METRIC MILITARY 7mm UP TO 7.99mm

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7.65 X 35 Mle.48 (VORGRIMMLER)

After World War II, the Mauser firearms factory was captured by French Forces and restarted to supply the French. Mauser's Department 37 development group was placed under control of the French War Department's armament group, Direction des Etudes et Fabrication d'Armement (DEFA). The Mauser factory was renamed the DEFA Development Center, Oberndorf. The French continued work there through 1946, when German workers and equipment began to be transferred to the Mulhouse area of Alsace. The Alsace region was chosen because most of the people were bilingual in French and German. The new facility became the Centre d'Etudes et d'Armement de Mulhouse (CEAM). The transfer of operations to Mulhouse was complete by March 1948. The Mauser factory itself was ultimately destroyed by the French.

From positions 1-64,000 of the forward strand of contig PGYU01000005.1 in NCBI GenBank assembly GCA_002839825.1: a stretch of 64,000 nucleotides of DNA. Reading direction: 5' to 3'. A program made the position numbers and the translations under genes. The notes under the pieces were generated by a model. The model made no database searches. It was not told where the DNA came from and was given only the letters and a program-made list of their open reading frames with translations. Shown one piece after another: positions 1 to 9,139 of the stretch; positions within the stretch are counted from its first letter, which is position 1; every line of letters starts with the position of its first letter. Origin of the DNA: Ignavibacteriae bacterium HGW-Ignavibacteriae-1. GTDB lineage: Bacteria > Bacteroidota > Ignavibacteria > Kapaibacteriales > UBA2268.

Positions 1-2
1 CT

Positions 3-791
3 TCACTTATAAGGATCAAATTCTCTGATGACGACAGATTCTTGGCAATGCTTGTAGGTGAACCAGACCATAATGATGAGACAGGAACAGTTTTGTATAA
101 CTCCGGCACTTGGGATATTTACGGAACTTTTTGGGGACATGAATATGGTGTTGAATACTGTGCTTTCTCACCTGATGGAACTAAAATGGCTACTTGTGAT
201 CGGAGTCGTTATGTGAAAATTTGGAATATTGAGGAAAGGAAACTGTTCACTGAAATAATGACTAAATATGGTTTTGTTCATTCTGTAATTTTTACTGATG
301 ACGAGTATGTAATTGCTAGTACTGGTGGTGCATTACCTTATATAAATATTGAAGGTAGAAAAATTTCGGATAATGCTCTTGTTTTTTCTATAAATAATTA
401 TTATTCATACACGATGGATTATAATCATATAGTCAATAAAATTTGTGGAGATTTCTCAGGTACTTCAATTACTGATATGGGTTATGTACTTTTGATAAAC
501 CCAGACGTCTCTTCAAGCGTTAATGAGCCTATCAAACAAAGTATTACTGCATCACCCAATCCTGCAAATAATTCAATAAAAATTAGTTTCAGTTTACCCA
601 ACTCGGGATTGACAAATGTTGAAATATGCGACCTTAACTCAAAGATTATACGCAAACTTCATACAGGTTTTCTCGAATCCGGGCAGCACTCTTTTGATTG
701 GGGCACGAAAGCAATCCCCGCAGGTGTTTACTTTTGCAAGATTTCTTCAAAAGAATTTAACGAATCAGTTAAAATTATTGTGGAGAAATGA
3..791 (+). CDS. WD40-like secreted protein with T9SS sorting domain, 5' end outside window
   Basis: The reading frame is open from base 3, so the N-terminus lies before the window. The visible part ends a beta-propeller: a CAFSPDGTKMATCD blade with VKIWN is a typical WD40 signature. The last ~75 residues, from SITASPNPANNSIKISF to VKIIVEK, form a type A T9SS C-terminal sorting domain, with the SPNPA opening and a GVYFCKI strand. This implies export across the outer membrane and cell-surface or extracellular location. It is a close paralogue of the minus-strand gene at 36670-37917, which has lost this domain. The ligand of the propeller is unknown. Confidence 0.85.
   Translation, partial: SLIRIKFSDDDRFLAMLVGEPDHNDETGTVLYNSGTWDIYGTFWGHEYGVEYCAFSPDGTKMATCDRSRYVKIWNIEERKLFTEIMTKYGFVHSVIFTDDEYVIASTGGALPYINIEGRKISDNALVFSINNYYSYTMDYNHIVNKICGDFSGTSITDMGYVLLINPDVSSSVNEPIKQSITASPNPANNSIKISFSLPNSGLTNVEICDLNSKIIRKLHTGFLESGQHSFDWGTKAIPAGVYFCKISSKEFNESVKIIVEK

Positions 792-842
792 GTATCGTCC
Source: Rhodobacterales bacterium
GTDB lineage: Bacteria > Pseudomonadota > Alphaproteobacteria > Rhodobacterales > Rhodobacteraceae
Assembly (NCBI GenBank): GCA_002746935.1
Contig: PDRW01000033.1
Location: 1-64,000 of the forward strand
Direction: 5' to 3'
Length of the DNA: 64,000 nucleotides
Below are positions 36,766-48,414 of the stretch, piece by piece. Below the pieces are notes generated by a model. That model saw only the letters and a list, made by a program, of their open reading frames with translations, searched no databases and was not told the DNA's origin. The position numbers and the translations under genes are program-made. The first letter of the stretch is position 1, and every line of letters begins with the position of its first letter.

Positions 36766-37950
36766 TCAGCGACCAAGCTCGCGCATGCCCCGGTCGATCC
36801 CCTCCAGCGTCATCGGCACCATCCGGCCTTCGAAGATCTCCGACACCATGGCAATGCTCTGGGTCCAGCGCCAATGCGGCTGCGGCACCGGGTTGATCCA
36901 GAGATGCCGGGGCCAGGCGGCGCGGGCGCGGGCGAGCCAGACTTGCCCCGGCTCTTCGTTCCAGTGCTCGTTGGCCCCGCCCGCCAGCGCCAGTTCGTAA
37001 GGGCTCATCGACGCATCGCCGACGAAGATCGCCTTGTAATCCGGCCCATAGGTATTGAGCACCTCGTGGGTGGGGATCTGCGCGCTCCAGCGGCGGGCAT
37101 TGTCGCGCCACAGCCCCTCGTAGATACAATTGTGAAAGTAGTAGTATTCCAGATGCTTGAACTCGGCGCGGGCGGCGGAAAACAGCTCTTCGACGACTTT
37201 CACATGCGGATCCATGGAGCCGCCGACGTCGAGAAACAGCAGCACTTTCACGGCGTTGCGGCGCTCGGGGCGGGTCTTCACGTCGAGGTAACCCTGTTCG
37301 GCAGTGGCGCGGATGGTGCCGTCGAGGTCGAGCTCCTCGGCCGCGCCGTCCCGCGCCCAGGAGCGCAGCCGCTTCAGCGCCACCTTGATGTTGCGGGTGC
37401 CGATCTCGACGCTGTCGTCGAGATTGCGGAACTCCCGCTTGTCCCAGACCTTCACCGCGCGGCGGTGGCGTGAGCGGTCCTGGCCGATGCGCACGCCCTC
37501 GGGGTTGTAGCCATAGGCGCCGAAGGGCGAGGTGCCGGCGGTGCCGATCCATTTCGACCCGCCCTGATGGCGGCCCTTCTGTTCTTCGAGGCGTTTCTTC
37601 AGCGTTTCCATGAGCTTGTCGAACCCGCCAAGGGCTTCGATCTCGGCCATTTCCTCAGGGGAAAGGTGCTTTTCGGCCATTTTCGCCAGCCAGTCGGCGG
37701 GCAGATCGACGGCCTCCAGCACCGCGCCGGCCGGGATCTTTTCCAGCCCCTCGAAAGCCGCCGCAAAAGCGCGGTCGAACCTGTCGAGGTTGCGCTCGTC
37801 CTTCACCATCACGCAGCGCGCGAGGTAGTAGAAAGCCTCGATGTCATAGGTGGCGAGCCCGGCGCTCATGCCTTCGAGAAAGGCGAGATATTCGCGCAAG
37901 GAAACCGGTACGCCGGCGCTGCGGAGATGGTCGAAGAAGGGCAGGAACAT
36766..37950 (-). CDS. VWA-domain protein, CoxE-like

In February 1948, former Mauser engineers Ludwig Vorgrimmler and Theodor Löffler were assigned the development of roller-delayed carbines for the French. They worked separately on carbines for the experimental 7.65×35mm cartridge, developed by Cartoucherie de Valence. Their carbines were patterned upon the prototype StG45, which had been under development at Mauser prior to the end of the war. The French ultimately abandoned their 7.65×35mm cartridge in favor of the US .30 carbine cartridge. Vorgrimler and Löffler then went to work on roller delayed carbines for the latter cartridge. Ultimately, Löffler's designs won out. Vorgrimmler then devoted his efforts to improving Löffler's designs. Eventually, Vorgrimmler tired of this and left CEAM at the end of June, 1950. Months later, Vorgrimmler joined CETME in Spain.

   

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